Paradigms shape the way we think. The direction and shape of the notions in view adapt to the conceptual mould. This is not so much of a problem when the notion itself has some clarity about it, and the interpretive paradigm can be recognised as helpful in as far as it goes, with allowances for where the conceptual ‘fit’ may be inadequate in some respects.
I find it curious, and increasingly alarming, to note the recent pre-occupation in various sectors of evangelical theology with hierarchical relationships - even to the extent of deliberating whether a male who is lost and seeking guidance in finding a route may receive such assistance from a female - because it is not the female's role to give directions! I know the example is extreme and would be dismissed by most complementarians (but not all!), but it does underscore to me the dangers that come with being so focused on authority-obedience hierarchy that it shapes any and all relationships.
Caution is especially in order when we consider the Trinity. The inadequacies of using analogies are well known, but the conceptual paradigms in play are just as capable of pre-determining the resultant shape as analogies and metaphors.
If you are not overly familiar with the history of Trinitarian formulations, hang in there with me for a moment. Western traditions are characteristically construed in terms of the Athanasian Creed, with its definitive ‘Neither confounding the Persons; nor dividing the Essence’ distinctions (elaborating on earlier terminology credited to Tertullian and integral to Nicean orthodoxy as ‘three hypostases in one ousia’). Eastern models explore a different conceptual paradigm, especially in viewing Trinitarian notions as ‘energies of God’.
Now none of the above is mutually exclusive, but they do starkly illustrate one thing: there is no one paradigm capable of fully explaining or shaping our understanding of the Trinity. The danger of over emphasising one paradigm is offset by allowing a number of other models to sit alongside one another.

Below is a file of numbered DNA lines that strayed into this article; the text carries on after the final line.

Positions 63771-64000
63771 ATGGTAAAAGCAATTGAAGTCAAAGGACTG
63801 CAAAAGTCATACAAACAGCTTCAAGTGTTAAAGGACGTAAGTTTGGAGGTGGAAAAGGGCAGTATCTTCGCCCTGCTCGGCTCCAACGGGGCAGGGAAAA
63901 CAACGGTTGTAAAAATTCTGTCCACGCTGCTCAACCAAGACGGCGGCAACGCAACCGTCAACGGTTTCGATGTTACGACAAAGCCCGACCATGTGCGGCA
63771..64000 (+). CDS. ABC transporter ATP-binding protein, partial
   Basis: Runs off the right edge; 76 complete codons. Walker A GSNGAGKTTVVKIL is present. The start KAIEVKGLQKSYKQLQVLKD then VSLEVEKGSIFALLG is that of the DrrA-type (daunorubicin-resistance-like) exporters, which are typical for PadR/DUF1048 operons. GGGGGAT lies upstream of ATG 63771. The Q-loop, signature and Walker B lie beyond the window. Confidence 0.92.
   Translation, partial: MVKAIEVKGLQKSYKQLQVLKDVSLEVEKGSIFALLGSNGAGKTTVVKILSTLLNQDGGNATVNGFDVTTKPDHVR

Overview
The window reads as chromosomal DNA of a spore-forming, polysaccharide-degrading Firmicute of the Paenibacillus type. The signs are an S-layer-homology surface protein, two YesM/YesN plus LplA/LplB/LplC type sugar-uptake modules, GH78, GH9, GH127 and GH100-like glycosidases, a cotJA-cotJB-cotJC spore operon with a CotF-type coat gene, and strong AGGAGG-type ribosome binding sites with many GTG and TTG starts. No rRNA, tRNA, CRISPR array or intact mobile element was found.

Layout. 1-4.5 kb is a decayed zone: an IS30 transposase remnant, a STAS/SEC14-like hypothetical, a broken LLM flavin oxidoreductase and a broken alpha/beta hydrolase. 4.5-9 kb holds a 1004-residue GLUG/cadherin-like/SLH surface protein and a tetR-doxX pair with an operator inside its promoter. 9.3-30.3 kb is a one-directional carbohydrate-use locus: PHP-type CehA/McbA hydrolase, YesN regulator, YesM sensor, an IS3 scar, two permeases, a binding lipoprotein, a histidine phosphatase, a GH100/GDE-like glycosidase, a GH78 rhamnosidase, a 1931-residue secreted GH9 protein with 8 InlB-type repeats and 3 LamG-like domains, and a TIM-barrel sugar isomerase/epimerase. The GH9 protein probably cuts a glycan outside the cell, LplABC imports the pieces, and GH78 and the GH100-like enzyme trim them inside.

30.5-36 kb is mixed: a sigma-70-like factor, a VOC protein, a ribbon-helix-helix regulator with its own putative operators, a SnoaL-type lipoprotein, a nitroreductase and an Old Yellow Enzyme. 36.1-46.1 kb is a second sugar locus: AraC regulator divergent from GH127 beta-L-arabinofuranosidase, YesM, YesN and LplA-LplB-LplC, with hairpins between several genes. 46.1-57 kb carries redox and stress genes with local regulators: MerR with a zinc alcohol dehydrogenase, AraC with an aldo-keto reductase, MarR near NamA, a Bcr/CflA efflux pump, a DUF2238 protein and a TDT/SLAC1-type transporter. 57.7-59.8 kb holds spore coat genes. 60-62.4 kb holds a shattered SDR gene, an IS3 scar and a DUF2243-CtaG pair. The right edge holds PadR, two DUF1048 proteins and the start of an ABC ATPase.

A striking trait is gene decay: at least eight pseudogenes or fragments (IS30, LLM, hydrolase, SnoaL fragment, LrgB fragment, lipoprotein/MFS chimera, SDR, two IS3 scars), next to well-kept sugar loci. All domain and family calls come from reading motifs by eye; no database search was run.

For example, there is some legitimacy to recognising the actions of God may be considered in terms of particular functions or ‘modes’ of God (so Barth), but an over-emphasis on this results in the error of ‘modalism’. Similarly, an over-emphasis on the distinctive ‘persons’ of the Trinity can lead towards an effective ‘tri-theism’ (belief in three Gods).
It is for these reasons that warnings about the inherent dangers in becoming overly focussed on understanding the inner realities of the Trinity in terms of hierarchical order are very real.
A hierarchy is the arrangement of items or people as ‘above’ and ‘below’. When related to questions of authority, hierarchy devolves into ‘chain of command’ and ‘obedience’ types of relationship, understood as roles or fundamental order. Hierarchy is essentially unilateral –the exercise of authority moves in one direction and has little or no room for reciprocity or mutuality.
It is particularly with the latter in view that hierarchy is recognised as (at best) a very limited paradigm for understanding the Trinity, and more often, a very dangerous trajectory for construing relationships between Father, Son and Spirit.
Over against such hierarchical thinking, theologians from early times have affirmed the importance of ‘mutual indwelling’ within the Godhead – perichoresis for those familiar with this rich term. Of ancient usage and derived from Greek with the sense of ‘containing around’, T F Torrance characterises the term as a ‘dynamic three-way reciprocity’ between Father, Son and Spirit.
It is precisely because the unilateral character of hierarchy, with its ‘chain of authority or command’ sense of order, that serious caution is needed in allowing such a paradigm to shape our perceptions of the mystery of the Trinity.
Now my background is more in the area of New Testament theology than historical or systematic theology, so in part 2 of this post I will consider how Paul views the relationship between Father, Son and Spirit. What I will propose ends up looking much like perichoresis, but I have come at it from a different direction.
In short: I do not believe ‘hierarchy’ is adequate or even helpful in understanding the use of ‘hypotasso’ by Paul (and elsewhere in the New Testament). The use of human relationships as paradigms in exploring the Godhead will be inevitably and significantly limited. When we recognise the counter-cultural critique made by Jesus of those who exercise authority within the human realm (Matthew 20:25-26), in contrast to the ways of the kingdom-reign of God, even more caution is needed.